A family war of the follies leaves a little reminder of rivals

DON'T you just love a story of family rivalry – that is, so long as it doesn't concern your own kith and kin?

Strolling through the hundreds of graceful acres of some of Britain's large country estates, the visitor will appreciate the planning and hard work that went into creating the sumptuous gardens and views of mansion and monuments, but we don't necessarily understand how these vast properties came about.

Take Wentworth Castle. Five minutes from junction 37 of the M1, this is the only grade one listed landscape in South Yorkshire, and it encompasses a fascinating collection of 26 listed buildings and monuments. Among them are the Rotunda, Queen Anne's Obelisk, the Duke of Argyll's Column and the majestic Stainborough Castle, a large romantic folly built by Sir Thomas Wentworth the Earl of Strafford in 1730.

Designed as an "eyecatcher", this mock castle, believed to be the second oldest Gothic garden folly in the country, is a wonderful architectural flourish with four towers named Harriet, Anne, Lucy and William after the Earl's children. The interior of each was painted a different colour.

Patrick Eyres, a landscape historian and one of the trustees of Wentworth Castle Heritage Trust, clearly enjoys telling the story of the castle and the property on which it stands.

"In 1695, when Sir Thomas's father died, he expected to inherit the estate at Wentworth Woodhouse which had been in the family for generations, six miles as the crow flies from where Wentworth Castle now stands.

"But for some reason the inheritance was passed down the female line to a cousin called Thomas Watson, who added Wentworth to his name. He was a member of the gentry, whereas Sir Thomas was an aristocrat, a renowned and respected diplomat. Finding himself disinherited, Sir Thomas bought the 500-acre Stainborough Hall Estate nearby and set about building a castle and a series of follies around his land, including the mock castle. It had a bailey wall and four turrets, a gatehouse keep with four towers and a first floor banqueting room. It was properly plastered inside, and was used regularly to entertain. The name of the estate was changed to Wentworth Castle, probably to annoy the cousin down the road.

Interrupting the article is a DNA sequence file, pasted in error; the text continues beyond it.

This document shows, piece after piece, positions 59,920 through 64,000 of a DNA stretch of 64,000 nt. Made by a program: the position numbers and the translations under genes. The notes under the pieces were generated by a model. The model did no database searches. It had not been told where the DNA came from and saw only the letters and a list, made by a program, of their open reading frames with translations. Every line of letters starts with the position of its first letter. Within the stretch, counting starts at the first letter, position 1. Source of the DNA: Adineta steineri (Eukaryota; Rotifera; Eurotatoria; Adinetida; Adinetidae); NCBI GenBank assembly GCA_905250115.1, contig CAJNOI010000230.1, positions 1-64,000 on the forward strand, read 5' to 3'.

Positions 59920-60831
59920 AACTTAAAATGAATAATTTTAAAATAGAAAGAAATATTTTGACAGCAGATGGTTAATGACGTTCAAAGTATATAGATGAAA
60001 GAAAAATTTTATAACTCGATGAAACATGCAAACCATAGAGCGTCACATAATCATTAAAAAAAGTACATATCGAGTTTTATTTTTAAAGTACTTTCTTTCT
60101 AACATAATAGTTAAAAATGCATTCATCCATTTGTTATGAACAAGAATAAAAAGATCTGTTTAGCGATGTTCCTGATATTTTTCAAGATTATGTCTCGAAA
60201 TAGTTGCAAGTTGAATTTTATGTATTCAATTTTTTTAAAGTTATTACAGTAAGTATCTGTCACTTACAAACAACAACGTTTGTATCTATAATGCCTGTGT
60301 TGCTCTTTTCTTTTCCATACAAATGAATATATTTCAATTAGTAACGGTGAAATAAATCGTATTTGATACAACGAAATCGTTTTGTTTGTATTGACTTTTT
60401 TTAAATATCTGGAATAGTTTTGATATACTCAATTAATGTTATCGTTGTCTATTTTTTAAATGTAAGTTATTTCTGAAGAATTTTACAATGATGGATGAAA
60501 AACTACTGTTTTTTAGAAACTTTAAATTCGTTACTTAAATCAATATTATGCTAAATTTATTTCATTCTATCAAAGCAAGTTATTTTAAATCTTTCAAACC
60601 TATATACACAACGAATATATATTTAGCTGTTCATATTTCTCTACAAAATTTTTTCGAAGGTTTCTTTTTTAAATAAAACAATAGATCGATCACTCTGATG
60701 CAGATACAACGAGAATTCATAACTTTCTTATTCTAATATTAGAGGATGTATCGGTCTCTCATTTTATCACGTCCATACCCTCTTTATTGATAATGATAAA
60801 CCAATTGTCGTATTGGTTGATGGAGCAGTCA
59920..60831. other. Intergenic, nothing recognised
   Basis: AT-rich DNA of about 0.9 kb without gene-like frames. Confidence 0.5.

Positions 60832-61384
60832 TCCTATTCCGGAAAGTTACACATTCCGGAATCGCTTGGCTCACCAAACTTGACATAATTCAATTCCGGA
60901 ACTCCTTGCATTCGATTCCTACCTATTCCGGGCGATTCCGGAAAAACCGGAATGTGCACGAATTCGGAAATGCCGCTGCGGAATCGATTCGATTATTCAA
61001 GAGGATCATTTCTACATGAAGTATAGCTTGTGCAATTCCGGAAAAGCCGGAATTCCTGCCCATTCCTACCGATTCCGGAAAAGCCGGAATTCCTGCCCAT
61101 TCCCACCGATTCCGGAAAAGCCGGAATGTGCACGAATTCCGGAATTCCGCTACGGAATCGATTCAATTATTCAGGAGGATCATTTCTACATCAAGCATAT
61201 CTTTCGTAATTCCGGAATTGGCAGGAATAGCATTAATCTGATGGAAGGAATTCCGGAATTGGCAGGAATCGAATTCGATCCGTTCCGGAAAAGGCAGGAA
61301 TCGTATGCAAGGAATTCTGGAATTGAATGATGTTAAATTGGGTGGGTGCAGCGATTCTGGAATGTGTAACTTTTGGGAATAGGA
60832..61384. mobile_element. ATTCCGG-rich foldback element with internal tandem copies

"A lovely letter exists, written by Sir Thomas, detailing how he entertained in the folly, and even enjoyed a 'breakfast' there with Thomas Watson Wentworth, although the two men were poles apart in many ways including politically."

The disinherited Sir Thomas went about adding to his acreage by secretly buying up land from local farmers and referring to his rival in documents by the codename "the vermin". The Earl of Strafford's son continued the rivalry, and the owners vied with each other to create eye-catching follies on their land.

The pinnacle of this "folly war" really was Stainborough Castle, says Patrick Eyres. "I think we can safely say that Sir Thomas Wentworth and his family's efforts outranked, outswanked and outshone those of the cousin at Wentworth Woodhouse – although over time the family at Wentworth Woodhouse rose to become more senior within the aristocracy. The castle folly at Wentworth Castle was placed deliberately so as to be seen from the highest point of the Wentworth Woodhouse Estate. Unlike most follies, though, it was useful for entertaining and for the children to play in."

Today, Wentworth Woodhouse is still in private ownership, whereas Wentworth Castle is now the Northern College, an adult education centre. The gardens and parkland are open to the public and are looked after by the trust. In the 1960s two of the castle folly's towers collapsed after the structure was destabilised by the opening up of new coal seams beneath it. The castle fell into disrepair and became overgrown, although some thought this added to its romance.

In recent years, Stainborough Castle has been expensively restored after a campaign to raise 20m to refurbish the mansion, gardens, parkland and follies, and it can be used for picnics or to hold events, seating hundreds of visitors for theatrical and musical performances.

The folly was featured in the BBC's Restoration series and will be seen again next year in another BBC series about Britain's "hidden" houses, which will examine the famous Wentworth family rivalry.

Wentworth Castle Gardens, Low Lane, Stainborough, South Yorkshire S75 3EN. 01226 776040 or www.wentworthcastle.org